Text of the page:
Handsome, charmed PI Lance White (Tom Selleck) may speak lines that sound like they're from a 1940s B movie, but everyone is so attracted to him they hang on his every word. That is, everyone except ...
James Garner stars as the offbeat Jim Rockford, an ex-con-turned-private-investigator who would rather fish than fight but whose instinct on closed cases is more golden than his classic Pontiac Firebird. From his mobile home in Malibu, this wisecracking private eye takes you on the cases of the lost and the dispossessed, chasing down seemingly long-dead clues in the sun-baked streets and seamy alleys of Los Angeles.
The character of Richie (Dennis Dugan) first appeared on a ninety-minute made-for-television movie, intended to be a pilot, Richie Brockelman: The Missing 24 Hours (1976). The pilot was not entirely successful, but NBC was still interested in the character and possibilities for a show based on him, so the character of Brockelman was re-introduced in 1978 on this show. This show's appearance led to the short-lived summer series Richie Brockelman, Private Eye (1978), which ran for six episodes, but was not renewed. Other than Dugan, the only actor to make an appearance on this show and Richie Brockelman, Private Eye (1978) was Robert Hogan, who portrayed Sergeant Ted Coopersmith, who appeared once on this show, and in all six episodes of the Brockelman series. One other character appeared on this show and the Brockelman series, Mr. Brockelman, Richie's father, but was portrayed by a different actor in each series. See more »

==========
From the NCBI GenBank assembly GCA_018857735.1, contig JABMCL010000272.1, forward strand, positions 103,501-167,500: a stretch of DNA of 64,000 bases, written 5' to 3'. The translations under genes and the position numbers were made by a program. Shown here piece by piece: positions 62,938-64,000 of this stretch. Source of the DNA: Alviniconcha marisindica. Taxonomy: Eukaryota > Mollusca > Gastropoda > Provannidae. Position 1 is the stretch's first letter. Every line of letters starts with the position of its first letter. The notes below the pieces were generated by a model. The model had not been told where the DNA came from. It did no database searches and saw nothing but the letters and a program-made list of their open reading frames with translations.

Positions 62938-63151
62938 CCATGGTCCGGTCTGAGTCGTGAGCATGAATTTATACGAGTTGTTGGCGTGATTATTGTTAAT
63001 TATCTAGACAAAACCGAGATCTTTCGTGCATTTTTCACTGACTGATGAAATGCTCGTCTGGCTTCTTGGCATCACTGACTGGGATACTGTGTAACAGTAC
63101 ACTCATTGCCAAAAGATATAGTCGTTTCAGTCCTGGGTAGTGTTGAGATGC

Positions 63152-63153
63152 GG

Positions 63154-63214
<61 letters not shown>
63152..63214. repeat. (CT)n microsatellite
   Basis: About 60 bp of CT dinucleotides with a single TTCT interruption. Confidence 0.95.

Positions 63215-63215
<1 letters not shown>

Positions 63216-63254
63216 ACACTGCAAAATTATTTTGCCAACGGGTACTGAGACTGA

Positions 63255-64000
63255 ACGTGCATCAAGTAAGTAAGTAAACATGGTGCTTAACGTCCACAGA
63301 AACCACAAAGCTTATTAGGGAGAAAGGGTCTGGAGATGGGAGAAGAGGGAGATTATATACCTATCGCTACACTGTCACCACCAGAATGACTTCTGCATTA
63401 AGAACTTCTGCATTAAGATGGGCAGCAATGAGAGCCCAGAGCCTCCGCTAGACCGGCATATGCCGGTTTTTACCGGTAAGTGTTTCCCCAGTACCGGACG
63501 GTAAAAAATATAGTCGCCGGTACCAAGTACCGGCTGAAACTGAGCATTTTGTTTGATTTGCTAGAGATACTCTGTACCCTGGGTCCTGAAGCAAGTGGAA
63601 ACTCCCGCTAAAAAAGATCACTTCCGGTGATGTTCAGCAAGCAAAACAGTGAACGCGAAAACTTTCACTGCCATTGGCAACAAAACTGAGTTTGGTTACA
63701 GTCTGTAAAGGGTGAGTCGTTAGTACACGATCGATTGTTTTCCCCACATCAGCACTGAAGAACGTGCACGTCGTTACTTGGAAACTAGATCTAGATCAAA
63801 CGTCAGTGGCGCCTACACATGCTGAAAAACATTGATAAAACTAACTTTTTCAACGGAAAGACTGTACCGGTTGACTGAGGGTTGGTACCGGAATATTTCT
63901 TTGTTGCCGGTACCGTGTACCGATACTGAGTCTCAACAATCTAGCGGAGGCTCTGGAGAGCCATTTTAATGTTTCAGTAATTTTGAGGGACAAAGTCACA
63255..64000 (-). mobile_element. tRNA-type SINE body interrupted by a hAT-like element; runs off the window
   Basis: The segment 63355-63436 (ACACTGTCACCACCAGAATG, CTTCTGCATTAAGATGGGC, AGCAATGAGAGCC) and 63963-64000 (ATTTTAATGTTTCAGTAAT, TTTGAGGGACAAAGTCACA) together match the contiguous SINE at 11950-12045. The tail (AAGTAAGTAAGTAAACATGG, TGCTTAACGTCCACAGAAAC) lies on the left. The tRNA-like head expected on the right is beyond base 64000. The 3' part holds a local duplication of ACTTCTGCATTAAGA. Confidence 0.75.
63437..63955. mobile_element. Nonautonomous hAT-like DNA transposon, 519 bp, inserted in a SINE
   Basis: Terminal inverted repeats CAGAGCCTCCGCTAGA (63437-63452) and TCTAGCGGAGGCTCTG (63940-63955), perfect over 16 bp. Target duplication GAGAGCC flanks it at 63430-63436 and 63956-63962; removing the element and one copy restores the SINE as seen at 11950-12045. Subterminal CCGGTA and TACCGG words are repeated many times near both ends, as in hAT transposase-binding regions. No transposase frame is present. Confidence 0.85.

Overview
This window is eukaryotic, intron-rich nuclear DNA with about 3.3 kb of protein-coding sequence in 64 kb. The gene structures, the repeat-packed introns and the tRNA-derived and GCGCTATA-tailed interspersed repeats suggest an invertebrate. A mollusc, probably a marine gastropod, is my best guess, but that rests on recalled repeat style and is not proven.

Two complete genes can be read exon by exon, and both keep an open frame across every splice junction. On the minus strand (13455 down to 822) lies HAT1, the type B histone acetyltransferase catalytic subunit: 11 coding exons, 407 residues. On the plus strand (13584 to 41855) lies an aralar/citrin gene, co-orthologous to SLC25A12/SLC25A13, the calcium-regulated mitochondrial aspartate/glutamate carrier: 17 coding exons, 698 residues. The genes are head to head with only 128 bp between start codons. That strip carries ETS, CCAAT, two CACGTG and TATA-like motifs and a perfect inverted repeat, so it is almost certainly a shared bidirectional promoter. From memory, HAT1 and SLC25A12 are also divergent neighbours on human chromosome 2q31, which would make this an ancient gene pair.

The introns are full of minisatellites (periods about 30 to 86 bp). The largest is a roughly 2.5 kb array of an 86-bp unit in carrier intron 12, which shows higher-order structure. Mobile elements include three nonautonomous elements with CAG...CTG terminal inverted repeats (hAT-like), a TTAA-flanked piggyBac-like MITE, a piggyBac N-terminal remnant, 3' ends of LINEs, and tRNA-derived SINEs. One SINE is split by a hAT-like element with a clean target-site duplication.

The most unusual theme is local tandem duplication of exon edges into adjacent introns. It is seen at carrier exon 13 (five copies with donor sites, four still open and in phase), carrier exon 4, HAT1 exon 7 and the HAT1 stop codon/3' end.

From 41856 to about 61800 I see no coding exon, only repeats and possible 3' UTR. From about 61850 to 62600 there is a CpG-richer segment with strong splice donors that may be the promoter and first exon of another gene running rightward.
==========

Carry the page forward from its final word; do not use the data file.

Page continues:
Throughout the series Rockford's trailer, parked in a parking lot, has electricity and running water, yet there is no evidence of a power line or plumbing attached to the unit. What's more,it often changed position, alternating with it sometimes being parked parallel to the beach and sometimes perpendicular to it. See more »
I am a good judge of people, and that is a fine young man, with a remarkable character.
No doubt about it, Lance is perfect. It's his only flaw.
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The message left on the answering machine at the opening credits changes from episode to episode, usually as some kind of gag. Occasionally it dealt with some part of the forthcoming story. Frequently the voice was of supporting actors on the show, either as themselves or as a completely unrelated character. See more »
I recall seeing one of the first episodes when it aired in October '74, and not being that impressed. In the end, I was hooked on this gentle but deceptively captivating series. It sums up what is best about episodic television when a good cast, writers and production crew gets together. Garner is perfect for the role doing his "everyman" schtick. His comedic ability is also put to very good use (the later episodes with "Lance White" - Tom Selleck - are just soo funny, as Garner is always left eating dust!). The supporting roles are also extremely well filled. Simply extremely good television that everyone involved can feel proud of.
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